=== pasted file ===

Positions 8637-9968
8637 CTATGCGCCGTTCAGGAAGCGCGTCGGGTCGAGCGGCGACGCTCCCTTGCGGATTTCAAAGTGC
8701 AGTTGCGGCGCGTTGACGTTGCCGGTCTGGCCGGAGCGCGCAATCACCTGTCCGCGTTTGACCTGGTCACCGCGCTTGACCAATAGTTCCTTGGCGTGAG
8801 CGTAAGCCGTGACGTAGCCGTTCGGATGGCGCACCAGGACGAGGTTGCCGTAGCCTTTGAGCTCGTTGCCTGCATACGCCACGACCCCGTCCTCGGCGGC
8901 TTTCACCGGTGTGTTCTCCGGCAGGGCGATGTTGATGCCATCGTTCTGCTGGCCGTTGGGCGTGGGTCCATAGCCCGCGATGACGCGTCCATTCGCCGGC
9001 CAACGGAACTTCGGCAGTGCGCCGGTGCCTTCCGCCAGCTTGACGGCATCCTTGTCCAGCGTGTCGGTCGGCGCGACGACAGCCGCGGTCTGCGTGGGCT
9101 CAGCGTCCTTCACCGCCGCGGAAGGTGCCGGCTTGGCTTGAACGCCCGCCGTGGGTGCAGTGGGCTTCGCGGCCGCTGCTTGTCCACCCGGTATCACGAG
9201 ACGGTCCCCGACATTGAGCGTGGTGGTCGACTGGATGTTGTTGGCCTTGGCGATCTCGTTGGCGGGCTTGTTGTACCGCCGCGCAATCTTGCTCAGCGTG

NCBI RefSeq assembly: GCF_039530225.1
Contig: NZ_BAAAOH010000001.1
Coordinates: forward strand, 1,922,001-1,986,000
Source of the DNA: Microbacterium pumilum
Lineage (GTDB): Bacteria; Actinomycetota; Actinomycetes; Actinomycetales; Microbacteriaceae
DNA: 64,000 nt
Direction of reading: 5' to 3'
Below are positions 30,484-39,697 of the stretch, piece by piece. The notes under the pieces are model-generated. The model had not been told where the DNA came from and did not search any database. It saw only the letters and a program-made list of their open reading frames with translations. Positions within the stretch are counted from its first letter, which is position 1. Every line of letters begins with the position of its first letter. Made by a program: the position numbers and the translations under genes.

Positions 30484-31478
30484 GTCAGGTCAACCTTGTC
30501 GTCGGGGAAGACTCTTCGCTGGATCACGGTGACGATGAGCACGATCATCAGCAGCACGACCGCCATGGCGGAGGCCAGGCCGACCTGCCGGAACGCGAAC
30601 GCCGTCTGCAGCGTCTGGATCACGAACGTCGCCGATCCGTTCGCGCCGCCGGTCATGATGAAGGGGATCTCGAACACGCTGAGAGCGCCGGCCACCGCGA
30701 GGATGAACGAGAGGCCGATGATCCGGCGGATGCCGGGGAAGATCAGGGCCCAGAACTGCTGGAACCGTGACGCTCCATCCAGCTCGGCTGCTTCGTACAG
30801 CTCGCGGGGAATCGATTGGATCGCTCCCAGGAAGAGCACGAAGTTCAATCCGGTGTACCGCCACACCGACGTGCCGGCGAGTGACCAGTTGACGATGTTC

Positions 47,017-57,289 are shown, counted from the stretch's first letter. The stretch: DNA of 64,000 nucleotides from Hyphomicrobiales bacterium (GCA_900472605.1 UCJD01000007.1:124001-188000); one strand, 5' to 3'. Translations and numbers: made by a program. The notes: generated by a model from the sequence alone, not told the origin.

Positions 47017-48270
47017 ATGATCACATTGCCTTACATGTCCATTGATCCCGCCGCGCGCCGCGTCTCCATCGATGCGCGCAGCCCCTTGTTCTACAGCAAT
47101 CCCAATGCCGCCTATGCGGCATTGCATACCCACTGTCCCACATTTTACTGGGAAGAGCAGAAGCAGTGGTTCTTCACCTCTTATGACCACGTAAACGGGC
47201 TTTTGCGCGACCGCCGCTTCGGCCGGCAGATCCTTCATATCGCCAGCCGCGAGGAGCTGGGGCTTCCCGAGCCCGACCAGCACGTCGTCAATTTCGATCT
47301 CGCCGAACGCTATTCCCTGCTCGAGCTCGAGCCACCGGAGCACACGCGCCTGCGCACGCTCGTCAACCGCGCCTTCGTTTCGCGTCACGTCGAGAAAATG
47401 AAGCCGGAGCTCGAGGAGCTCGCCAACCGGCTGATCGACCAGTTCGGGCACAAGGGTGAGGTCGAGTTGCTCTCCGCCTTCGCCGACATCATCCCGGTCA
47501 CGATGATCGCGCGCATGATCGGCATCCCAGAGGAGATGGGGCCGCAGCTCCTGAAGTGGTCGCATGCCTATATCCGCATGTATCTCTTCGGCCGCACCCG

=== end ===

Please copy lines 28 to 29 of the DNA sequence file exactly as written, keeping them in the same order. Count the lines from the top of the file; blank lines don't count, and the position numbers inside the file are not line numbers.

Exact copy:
47301 CGCCGAACGCTATTCCCTGCTCGAGCTCGAGCCACCGGAGCACACGCGCCTGCGCACGCTCGTCAACCGCGCCTTCGTTTCGCGTCACGTCGAGAAAATG
47401 AAGCCGGAGCTCGAGGAGCTCGCCAACCGGCTGATCGACCAGTTCGGGCACAAGGGTGAGGTCGAGTTGCTCTCCGCCTTCGCCGACATCATCCCGGTCA